What is an ore?

An ore is a rock containing a natural concentration of valuable minerals large enough to be worth extracting. Ore deposits are mined and then refined to extract the mineral commodity.

Mineral deposits form as a result of many geological processes, but always within specific geological settings. Minerals with similar characteristics, made by similar processes, may define a class of deposits.

Mineral deposit classes share a set of geological attributes and contain a particular commodity (or commodities) that collectively distinguish them from other types (Eckstrand et al. 1995).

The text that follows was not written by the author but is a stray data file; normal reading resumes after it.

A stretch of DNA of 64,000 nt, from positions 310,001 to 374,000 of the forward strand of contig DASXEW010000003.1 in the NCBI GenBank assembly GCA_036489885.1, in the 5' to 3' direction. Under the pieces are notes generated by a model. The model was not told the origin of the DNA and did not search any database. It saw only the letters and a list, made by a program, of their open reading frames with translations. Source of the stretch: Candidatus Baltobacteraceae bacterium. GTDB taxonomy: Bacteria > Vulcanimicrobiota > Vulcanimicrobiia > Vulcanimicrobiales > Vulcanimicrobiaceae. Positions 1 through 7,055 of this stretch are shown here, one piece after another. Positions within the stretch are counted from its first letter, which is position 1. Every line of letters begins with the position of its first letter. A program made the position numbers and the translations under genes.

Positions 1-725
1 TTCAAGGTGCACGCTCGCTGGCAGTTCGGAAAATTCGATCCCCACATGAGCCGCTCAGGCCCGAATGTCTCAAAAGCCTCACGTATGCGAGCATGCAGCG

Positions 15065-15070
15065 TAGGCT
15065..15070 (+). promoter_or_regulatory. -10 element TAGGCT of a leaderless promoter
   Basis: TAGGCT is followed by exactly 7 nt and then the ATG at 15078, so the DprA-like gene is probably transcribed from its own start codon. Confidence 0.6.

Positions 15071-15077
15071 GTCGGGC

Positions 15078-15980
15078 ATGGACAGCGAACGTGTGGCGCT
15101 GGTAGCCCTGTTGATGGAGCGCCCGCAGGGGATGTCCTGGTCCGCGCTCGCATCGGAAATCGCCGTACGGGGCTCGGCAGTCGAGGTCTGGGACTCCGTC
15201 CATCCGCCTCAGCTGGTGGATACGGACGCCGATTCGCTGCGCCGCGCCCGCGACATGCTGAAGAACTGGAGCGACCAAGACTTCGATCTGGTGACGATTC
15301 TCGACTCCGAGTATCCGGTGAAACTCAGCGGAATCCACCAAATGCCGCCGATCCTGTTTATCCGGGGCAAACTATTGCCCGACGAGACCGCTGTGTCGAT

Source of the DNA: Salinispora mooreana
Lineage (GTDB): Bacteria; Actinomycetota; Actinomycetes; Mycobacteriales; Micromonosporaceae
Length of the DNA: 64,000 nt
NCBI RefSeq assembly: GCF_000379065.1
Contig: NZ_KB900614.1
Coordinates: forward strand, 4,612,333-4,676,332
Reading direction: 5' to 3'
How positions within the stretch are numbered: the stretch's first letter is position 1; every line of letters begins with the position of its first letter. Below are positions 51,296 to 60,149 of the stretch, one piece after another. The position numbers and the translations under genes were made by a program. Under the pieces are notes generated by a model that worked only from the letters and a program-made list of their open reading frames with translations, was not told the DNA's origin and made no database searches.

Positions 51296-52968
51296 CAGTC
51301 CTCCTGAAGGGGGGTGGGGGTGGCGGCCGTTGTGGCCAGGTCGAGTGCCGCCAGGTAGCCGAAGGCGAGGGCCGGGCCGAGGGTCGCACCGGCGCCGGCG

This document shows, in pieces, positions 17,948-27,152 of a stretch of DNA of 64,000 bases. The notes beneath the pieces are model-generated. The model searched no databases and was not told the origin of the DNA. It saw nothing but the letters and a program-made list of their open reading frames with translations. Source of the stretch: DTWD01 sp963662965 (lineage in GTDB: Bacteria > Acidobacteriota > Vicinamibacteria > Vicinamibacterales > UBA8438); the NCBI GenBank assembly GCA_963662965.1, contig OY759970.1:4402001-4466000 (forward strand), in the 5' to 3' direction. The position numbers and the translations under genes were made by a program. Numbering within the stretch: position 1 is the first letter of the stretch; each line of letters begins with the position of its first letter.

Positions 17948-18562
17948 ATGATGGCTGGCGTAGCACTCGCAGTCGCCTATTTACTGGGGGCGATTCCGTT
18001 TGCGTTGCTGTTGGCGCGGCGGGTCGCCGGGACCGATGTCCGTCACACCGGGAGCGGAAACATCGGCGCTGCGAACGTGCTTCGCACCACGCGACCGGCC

Discover more about the processes that form ore deposits (PDF 3.7 MB)

Geological processes

The natural processes that concentrate ore minerals include:

  • fractional crystallization of magmas
  • release of volatiles from a crystallizing magma
  • magmatic interaction with host rocks
  • metamorphic reactions producing fluids
  • chemical changes in circulating heated groundwater
  • organic interactions
  • weathering

The geological features of ore deposits are summarised in a paper by Richard Herrington (2010):

Geological features and mineral deposits PDF (906.9 KB)

Typical Mississippi Valley-type lead-zinc mineralisation from Gloucestershire, UK.
Ores collection

Our collection of more than 15,000 specimens is a valuable resource for the field of economic geology.